As other large learning disability hospitals were closed, hospital-based services for people with learning disabilities concentrated on providing specialist services for those with mental health or severe behaviour problems, forensic patients, those with neuro-psychiatric problems, autism, and individuals requiring high levels of nursing care because of their physical problems or frailty.

For the majority of people with learning disabilities, services are now provided in small units situated on general hospital sites, often with the result that a comprehensive range of specialist services (particularly forensic services) is not possible and patients are referred to other health districts or to the private sector, which has expanded rapidly to meet demand. Some people with learning disability have access to generic mental health services but it is often difficult to cater to their needs in such settings and they are at risk of exploitation by their more able fellow patients.

1990 TO 2000

In 1990, under the NHS and Community Care Act, Local Authorities were given ‘lead responsibility’ for assessing need and funding residential and non-residential social care. Health Authorities remained responsible for funding the health care component of the total care package for the individual.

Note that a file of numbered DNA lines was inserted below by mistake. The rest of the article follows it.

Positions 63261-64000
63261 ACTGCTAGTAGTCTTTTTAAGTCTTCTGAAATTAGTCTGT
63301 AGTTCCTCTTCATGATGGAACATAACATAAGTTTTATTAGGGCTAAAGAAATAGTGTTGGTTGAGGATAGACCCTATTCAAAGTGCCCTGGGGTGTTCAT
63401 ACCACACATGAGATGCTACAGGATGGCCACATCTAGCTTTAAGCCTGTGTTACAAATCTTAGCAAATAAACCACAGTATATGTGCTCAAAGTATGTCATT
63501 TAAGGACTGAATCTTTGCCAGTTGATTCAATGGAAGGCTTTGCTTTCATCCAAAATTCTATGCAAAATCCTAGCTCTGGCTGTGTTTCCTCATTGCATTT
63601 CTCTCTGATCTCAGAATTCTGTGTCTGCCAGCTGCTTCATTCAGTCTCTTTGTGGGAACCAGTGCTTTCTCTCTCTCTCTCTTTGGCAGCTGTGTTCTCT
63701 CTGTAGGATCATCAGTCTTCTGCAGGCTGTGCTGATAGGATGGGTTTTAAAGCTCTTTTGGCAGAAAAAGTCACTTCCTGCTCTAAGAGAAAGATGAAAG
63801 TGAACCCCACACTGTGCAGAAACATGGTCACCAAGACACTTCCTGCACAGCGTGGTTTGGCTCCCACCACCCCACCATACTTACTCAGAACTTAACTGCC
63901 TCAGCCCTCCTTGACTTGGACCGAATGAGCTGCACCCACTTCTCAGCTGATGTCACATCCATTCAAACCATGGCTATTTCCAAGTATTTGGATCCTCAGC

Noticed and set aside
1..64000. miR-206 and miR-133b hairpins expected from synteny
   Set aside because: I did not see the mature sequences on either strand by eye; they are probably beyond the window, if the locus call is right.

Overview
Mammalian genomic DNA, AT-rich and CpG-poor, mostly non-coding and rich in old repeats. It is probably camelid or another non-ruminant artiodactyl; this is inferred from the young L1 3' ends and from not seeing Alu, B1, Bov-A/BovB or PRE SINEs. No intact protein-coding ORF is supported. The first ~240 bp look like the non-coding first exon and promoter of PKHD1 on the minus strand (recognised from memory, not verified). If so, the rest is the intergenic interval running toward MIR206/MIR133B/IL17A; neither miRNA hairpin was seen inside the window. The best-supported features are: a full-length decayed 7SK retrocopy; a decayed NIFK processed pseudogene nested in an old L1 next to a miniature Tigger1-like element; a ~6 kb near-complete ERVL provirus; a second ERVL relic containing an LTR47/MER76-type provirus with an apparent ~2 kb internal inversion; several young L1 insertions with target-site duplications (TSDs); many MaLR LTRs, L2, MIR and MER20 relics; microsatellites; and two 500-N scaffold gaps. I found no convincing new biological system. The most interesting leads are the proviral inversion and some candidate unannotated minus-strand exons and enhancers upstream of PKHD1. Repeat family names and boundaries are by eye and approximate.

The National Health Service was re-organised as an ‘internal market’ — Health Authorities, which previously managed NHS hospitals directly were made responsible for commissioning appropriate health care for their popula- tion from a mixed economy of provider organisations, either NHS or independent. NHS hospitals were encouraged to become autonomous Trusts taking over the ‘ownership’ and management of public hospitals and facilities previously managed by the Health Authorities. Trusts had to contract with health authorities for the provision of services for patients in their catchment area or, for patients outside of the catch- ment area, negotiate a price with the Health Authority of origin (an extra-contractual referral). Primary care underwent a similar change with practices becoming ‘fund-holders’ or grouping as consortia with the ability to choose where to refer their patients for secondary health care.